Mathis also became a sought-after teacher.[3][4]


External video
  Susanna in The Marriage of Figaro (1967), YouTube video

Parts of Mozart operas were one of her specialties, with her roles including Cherubino in Le nozze di Figaro, Zerlina in Don Giovanni, Despina in Così fan tutte and Pamina in Die Zauberflöte. She recorded the latter role in 1980, opposite Karin Ott and Janet Perry, under Herbert von Karajan. Other roles she sang include Sophie and the Marschallin in Der Rosenkavalier by Richard Strauss and Agathe and Ännchen in Weber's Der Freischütz.

Mathis also sang in the premieres of Gottfried von Einem's Der Zerrissene, Henze's Der junge Lord,[5] Heinrich Sutermeister's Le roi Berénger, and Menotti's Help, Help, the Globolinks! She was also a singer of oratorios and Lieder. Her Lieder recordings include Volume 21 of the complete songs of Franz Schubert for Hyperion Records. She recorded Mahler's Symphony No. 4 under Karajan in 1979, and was also filmed in 1972 in a performance with the Vienna Philharmonic and Leonard Bernstein.

Several of her most notable recorded roles in Mozartian opera include Susanna in Le nozze di Figaro for the Deutsche Oper Berlin with Karl Böhm conducting, as well as Ilia in Idomeneo with the Staatskapelle Dresden. A re-released recording of Don Giovanni with the Vienna Philharmonic and Karl Böhm from the 1977 Salzburg Festival features her in one of her best-known roles, Zerlina. A performance by Mathis as Cherubino is available on a DVD from the Salzburg Festival of 1966, with the Vienna Philharmonic under Böhm, where she sings alongside Ingvar Wixell, Claire Watson, Reri Grist, and Walter Berry.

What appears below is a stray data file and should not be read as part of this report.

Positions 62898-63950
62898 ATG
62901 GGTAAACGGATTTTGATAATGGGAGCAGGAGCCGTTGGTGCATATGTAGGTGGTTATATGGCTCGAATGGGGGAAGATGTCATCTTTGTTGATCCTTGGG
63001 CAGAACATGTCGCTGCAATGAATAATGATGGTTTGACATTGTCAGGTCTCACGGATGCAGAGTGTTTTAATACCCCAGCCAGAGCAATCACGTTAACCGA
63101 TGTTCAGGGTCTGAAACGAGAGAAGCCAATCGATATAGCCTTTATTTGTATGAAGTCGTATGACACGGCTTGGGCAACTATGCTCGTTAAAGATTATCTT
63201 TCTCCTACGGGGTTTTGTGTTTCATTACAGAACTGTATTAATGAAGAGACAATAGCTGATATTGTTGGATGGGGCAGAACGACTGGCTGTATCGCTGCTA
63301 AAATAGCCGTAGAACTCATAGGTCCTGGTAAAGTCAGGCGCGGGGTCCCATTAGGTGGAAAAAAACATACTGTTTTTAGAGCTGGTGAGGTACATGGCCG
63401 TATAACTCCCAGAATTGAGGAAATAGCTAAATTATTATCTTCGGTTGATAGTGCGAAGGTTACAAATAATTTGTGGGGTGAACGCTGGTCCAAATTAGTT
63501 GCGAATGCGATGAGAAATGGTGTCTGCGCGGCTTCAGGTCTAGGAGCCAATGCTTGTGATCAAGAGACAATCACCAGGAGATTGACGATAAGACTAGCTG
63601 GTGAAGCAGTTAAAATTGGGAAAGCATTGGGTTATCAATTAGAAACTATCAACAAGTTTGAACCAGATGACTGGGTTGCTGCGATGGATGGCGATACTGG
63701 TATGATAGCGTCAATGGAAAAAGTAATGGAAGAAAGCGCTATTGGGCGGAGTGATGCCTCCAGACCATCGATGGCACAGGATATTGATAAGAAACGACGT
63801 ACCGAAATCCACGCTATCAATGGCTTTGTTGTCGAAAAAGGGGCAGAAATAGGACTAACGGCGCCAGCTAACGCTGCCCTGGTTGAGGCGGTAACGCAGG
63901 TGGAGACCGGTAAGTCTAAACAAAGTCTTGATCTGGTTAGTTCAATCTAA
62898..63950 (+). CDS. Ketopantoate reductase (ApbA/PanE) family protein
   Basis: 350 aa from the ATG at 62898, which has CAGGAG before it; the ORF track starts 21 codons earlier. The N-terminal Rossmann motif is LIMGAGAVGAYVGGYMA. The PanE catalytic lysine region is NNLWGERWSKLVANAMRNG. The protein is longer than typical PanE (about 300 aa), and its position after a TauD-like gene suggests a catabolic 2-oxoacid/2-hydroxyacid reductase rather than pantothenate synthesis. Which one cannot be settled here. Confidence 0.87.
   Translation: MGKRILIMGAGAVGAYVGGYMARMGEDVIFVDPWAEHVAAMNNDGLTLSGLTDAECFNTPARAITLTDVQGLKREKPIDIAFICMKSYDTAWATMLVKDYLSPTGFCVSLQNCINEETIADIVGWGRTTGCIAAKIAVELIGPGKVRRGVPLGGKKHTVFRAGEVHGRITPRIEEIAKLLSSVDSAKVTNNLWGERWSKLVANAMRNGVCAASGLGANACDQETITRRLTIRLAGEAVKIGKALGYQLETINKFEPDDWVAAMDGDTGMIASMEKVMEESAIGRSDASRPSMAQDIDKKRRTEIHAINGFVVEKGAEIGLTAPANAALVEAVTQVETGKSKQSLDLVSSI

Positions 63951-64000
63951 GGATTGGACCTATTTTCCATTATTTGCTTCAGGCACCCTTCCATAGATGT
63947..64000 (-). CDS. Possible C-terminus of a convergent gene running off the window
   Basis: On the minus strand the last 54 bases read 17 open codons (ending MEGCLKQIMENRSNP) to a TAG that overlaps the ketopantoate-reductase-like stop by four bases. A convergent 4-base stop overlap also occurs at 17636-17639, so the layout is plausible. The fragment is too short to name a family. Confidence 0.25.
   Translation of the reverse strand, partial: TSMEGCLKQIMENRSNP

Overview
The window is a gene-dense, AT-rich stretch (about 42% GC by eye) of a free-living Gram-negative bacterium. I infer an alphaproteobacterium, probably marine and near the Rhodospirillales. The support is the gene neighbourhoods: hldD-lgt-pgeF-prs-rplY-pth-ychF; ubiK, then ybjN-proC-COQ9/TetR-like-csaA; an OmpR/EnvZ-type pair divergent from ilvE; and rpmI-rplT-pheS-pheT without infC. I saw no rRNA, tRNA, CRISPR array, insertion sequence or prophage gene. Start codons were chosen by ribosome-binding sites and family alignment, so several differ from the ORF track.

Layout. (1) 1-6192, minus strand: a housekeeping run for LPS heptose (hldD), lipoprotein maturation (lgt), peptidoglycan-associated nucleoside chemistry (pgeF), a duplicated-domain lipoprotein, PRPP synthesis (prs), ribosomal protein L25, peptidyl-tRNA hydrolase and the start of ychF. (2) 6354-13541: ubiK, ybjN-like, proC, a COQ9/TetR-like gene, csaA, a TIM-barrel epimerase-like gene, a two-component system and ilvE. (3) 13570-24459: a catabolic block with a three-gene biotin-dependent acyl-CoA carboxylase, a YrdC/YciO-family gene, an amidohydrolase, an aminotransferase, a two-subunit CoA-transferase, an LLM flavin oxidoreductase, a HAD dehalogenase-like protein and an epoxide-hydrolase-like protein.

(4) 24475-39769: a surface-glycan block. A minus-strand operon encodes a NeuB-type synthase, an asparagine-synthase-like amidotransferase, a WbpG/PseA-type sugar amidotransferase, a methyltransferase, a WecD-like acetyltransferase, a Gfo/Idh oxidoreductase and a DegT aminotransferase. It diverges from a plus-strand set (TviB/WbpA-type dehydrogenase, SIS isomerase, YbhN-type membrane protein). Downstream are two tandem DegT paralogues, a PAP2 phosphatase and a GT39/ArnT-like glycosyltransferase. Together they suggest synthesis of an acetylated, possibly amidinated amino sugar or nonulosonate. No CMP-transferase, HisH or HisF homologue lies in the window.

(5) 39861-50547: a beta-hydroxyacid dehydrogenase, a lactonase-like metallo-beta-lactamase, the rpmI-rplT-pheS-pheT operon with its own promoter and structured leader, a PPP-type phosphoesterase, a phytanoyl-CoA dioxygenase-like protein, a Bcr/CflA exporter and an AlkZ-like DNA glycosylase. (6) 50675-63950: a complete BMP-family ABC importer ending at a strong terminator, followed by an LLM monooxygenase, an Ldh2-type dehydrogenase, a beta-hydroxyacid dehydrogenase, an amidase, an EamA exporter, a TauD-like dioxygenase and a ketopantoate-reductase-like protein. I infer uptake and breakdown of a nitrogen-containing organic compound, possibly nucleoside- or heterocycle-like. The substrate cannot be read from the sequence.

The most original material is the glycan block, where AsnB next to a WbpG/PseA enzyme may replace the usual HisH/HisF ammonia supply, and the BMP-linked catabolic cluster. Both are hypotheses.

Mathis' part of Susanna in "Sull'aria...che soave zeffiretto", a duet from The Marriage of Figaro, with the Austrian soprano Gundula Janowitz, features prominently in the film The Shawshank Redemption.

Personal lifeEdit